• NEVER point a bow and arrow at another person.

 

    • NEVER shoot an arrow straight up into the air. You can end up hitting another person or yourself.

 

    • NEVER shoot an arrow off into the distance where you cannot see where it will land.
      Again, you could end up hitting another person.

 

    • Only use archery equipment in places that are especially set up for target practice – such as indoor and outdoor target ranges. Targets should be set up to insure that no one can be accidentally hit by a stray arrow. Allow at least 20 yards behind the targets and a 30 degree ‘cone of safety’ on each side of the shooting lane. Try to place targets against a hill or rising terrain as a safety measure.

 

    • If you are looking for a lost arrow behind a target, always leave your bow leaning against the target face so that it will be seen by other archers coming up. If possible, have one archer from your group stand in front of the target to prevent anyone from shooting.

 

    • On Field Archery or 3-D courses, be sure to stay on the marked path and travel only in the direction in which the targets are laid out while shooting is in progress. Going backwards on the trail or across an unmarked area could place you in the path of a flying arrow, resulting in serious injury.

 

    • DO NOT shoot arrows with broadheads at standard targets. Set up broadhead pits for such practice.

 

    • If you are shooting wooden arrows, check them regularly for cracks. If one is found cracked, break it immediately to insure that it will not be accidently used. Shooting a cracked arrow can result in its breaking and causing painful injury to the shooter.

 

    • Always use a bowstringer for longbows and recurve bows. This will reduce the possibility of damage to the bow and injury to the person.

 

    • Check your bow regularly for cracks or twisting. If in doubt, have it checked by a professional before shooting it any more.

 

    • Check the condition of your bowstring regularly. It’s cheaper to install a new string than to replace the bow.

 

    • Don’t draw a bowstring back further than the length of the arrow for which it is intended.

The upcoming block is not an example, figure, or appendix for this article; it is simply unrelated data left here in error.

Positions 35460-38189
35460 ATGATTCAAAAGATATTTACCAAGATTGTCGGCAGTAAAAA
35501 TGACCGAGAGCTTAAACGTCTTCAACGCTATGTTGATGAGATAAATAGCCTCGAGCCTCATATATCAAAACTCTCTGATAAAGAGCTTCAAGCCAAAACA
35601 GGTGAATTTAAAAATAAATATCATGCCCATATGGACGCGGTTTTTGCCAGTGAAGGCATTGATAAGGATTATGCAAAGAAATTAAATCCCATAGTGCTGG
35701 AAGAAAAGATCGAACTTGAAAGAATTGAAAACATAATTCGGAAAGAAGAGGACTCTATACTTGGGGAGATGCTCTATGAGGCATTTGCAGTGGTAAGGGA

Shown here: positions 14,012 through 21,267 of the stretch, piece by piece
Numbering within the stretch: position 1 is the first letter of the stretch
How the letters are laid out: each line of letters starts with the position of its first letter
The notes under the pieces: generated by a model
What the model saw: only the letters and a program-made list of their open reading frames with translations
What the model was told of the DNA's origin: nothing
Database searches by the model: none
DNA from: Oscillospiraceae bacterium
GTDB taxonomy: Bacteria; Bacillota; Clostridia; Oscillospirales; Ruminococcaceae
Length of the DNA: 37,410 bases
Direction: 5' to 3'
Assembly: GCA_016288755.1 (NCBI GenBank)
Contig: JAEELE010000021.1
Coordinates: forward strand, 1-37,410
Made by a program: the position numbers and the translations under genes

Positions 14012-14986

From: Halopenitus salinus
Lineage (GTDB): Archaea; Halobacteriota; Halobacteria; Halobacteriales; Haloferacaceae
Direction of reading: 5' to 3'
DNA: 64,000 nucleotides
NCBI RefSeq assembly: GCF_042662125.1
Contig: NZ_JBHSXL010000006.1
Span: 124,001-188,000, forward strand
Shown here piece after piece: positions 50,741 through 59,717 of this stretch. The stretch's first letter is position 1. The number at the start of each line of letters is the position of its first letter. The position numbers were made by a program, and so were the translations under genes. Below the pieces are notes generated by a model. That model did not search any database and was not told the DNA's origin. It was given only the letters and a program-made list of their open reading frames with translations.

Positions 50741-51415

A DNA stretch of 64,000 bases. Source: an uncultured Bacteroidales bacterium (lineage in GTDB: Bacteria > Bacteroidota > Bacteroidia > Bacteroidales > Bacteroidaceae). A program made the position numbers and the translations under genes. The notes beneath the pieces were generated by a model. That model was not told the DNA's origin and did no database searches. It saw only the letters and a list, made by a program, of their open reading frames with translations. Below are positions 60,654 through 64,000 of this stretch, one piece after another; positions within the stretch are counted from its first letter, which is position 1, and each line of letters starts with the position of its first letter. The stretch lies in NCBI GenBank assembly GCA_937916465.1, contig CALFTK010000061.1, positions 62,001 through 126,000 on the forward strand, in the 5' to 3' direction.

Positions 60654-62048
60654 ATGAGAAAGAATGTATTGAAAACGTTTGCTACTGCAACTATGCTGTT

Overdrawing can break the bow and injure the shooter in the process. There is an old saying that a fully drawn bow is 7/8 broken!

 

    • Don’t draw the string back except with an arrow on it and, especially, don’t release the bowstring with no arrow on it. Doing so is called dry firing and can damage the bow.

 

    • At practice ranges, the only safe place is behind the shooting line.
      Never shoot an arrow until you are positive that no one is in front of you or behind the targets.
      Conversly, don’t stand in front of a bow while it is being shot, even if you are to one side of the shooter.

 

    • Wait for a verbal approval from the Range Captain or his designee before starting to shoot.

 

    • Arrows should only be nocked on the shooting line and pointed in the direction of the targets.

 

    • After you are done shooting, wait for the word: CLEAR from the Range Captain or his designee before going toward the targets to retrieve your arrows.

 

    • WALK, don’t run toward the targets. Remember that the arrows are sticking out and can injure you.

 

    • When pulling arrows out of a target, stand to one side and insure that no one is directly behind you.

 

    • If archers will be shooting concurrently at varying distances, stagger the targets, not the people. This goes back to the previous rule about having one shooting line and staying behind it.

 

    • If you are using broadheads, be sure that they are adequately covered when not in use.
      Treat a broadhead with the same caution that you would a razor blade.

 

  • Carefully follow the instructions given by the Range Captain.

Laws for the Archer